Saga Collection 1
Item No.: Asst. 84851 No. 84852
Includes: Lightsaber, blaster, poncho, box
Action Feature: Force Action, retractable lightsaber
Availability: April 2002
Appearances: Attack of the Clones
Bio: It has been ten years since young Anakin Skywalker left his desert home to train to become a Jedi Knight. Under the mentorship of Obi-Wan Kenobi, Anakin is assigned to bring Senator Padmé Amidala back to Naboo after she escapes another assassination atempt. Anakin dresses in peasant clothes to hide his Jedi identity. (Taken from the figure's cardback.)
Image: Adam's desk.
Commentary: This was the first-ever released figure of Anakin Skywalker as a prequel-era adult. He also came out after Hasbro boasted a little about the new use of scanning technology in the development process, which seems to have helped improve the sculpt quality, although the face deco on prequel-era Anakin figures still needs a bit of work. The figure is very pale, and his hair a little too fair, but the costume is basically just fine. The figure has a mere 6 points of articulation, and, to date, is the only version of Anakin in this costume. The goofy vest and sweater-like sleeves are a little odd, and as a toy, it's tough to buy it as a disguise because he has a lightsaber molded into his fist. The level of detail is excellent, and the action mechanisms are really why I liked this figure when it first came out.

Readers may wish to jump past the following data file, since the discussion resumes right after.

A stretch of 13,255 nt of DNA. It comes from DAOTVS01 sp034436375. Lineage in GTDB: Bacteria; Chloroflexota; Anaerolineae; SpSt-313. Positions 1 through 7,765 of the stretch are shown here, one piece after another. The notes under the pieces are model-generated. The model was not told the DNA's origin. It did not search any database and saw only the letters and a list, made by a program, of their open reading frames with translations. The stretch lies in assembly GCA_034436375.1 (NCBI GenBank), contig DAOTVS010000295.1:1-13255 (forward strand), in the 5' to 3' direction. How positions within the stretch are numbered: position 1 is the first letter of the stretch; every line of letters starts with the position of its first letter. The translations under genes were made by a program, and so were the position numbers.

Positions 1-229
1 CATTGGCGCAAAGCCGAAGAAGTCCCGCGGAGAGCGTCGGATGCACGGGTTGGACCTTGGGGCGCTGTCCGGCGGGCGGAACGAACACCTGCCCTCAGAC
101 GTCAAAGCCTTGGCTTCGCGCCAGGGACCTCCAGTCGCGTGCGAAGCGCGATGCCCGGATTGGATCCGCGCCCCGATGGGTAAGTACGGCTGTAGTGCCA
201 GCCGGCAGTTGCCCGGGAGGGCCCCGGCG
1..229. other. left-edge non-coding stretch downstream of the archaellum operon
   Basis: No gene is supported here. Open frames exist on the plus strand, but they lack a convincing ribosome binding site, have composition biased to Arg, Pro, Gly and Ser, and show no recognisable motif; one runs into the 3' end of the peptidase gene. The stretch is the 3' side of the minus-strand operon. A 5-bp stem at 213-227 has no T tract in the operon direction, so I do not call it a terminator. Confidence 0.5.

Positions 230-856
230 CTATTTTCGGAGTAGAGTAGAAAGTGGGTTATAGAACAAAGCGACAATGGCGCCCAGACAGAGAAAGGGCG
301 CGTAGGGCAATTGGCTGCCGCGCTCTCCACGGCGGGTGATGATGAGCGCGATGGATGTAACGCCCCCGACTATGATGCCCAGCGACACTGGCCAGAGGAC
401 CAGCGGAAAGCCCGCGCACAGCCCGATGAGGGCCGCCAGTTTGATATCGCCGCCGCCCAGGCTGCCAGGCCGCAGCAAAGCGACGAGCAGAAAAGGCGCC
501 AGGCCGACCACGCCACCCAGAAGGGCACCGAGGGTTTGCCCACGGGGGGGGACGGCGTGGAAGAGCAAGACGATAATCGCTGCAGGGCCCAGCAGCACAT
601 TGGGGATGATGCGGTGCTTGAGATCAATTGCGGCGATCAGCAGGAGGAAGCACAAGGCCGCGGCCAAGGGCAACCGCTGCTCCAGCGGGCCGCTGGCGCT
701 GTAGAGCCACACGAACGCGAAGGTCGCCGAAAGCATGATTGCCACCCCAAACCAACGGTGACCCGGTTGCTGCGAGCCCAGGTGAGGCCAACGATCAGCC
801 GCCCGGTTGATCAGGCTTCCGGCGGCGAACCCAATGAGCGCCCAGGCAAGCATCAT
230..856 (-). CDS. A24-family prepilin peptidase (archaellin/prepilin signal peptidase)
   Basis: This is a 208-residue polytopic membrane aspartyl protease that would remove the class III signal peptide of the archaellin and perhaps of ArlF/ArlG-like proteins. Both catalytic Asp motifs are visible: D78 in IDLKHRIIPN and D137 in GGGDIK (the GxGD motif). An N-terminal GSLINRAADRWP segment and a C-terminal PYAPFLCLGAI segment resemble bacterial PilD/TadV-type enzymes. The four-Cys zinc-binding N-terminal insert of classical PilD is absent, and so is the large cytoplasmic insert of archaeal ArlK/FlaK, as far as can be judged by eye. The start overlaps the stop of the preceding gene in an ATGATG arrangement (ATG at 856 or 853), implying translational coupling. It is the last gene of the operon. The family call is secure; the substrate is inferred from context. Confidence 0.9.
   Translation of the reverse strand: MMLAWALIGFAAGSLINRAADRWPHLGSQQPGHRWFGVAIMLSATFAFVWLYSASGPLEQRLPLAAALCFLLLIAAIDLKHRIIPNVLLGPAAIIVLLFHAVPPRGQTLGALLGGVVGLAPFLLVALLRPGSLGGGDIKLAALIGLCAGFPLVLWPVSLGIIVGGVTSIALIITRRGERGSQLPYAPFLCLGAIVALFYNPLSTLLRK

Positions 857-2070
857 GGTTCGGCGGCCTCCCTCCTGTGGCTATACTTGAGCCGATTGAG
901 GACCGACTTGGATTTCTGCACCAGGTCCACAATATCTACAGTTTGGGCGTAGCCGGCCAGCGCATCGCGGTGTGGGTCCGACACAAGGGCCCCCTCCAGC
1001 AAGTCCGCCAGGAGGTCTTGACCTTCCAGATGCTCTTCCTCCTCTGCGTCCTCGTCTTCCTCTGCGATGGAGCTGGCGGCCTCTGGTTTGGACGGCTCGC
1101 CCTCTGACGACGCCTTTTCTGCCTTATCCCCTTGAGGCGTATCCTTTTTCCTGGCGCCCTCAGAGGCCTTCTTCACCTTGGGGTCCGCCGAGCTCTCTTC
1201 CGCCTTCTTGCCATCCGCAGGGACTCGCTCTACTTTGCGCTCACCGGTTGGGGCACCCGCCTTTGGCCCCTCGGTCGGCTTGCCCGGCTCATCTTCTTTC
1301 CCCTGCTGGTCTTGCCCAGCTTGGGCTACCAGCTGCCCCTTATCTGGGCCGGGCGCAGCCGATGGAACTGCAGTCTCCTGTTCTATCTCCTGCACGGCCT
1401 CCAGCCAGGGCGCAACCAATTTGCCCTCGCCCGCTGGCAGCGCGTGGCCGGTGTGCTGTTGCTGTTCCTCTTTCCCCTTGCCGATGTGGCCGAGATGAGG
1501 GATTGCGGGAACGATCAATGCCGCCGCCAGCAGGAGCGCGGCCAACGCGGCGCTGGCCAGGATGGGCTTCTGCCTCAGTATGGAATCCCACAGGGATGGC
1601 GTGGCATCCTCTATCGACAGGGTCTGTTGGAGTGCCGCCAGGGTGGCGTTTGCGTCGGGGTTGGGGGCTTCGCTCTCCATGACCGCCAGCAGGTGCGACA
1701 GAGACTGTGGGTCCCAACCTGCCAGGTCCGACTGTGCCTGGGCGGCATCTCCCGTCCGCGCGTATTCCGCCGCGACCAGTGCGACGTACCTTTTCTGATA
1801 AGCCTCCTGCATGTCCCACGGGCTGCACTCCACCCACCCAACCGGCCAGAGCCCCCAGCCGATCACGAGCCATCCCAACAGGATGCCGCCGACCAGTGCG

As one of the first figures to include magnets, Hasbro included a hunk of metal in the figure's left palm which allows Padawan Skywalker two particularly clever actions. One, it Force-attracts guns with metal in them, such as the one included. This was something that didn't get a lot of play in the movie, but this unique "Force Power" was used elsewhere in the saga and it really did add a magical element to the toy. The hand magnet also could be used to unlock a box included with the figure, a sort of a space trunk with a magnet inside. The hand could be waved over a "lock" which would automatically open when the magnet is dragged along the inside of the box. (And I'm too lazy to make a video to show you, but it's awesome.) If you don't like the look of this figure, I still give it a strong "buy" rating because it's a lot of fun to play with. I know this is a foreign concept to many of you, but the sliding lightsaber and the magnetic features make this a surprisingly great little toy. Sure, his legs won't really fit in most vehicles, and no, the face isn't perfect, but for five to ten bucks it's a fantastic little desk toy. It's simple, ingenious, and a sign of the sort of thinking frequently put in to the line before someone decided the only important things to do with a figure was to include 14 points of articulation as the top priority. A number of "Collection 1" figures in 2002 features little gimmicks like these, and despite improvements in sculpting and articulation many of them are worth grabbing just because unlike their descendants, they actually beg to be played with. Good show, Hasbro!
Collector's Notes: This item was a one-timer in 2002 and has the distinction of being an interesting piece of early misdirection, given that it basically didn't really appear in the movie much. It proved well that if fans don't know what they're buying, and they're ready to buy, they'll pick up pretty much anything. Also, most fans hate this figure. It is worth noting that they are wrong.
Day 1,204: January 25, 2010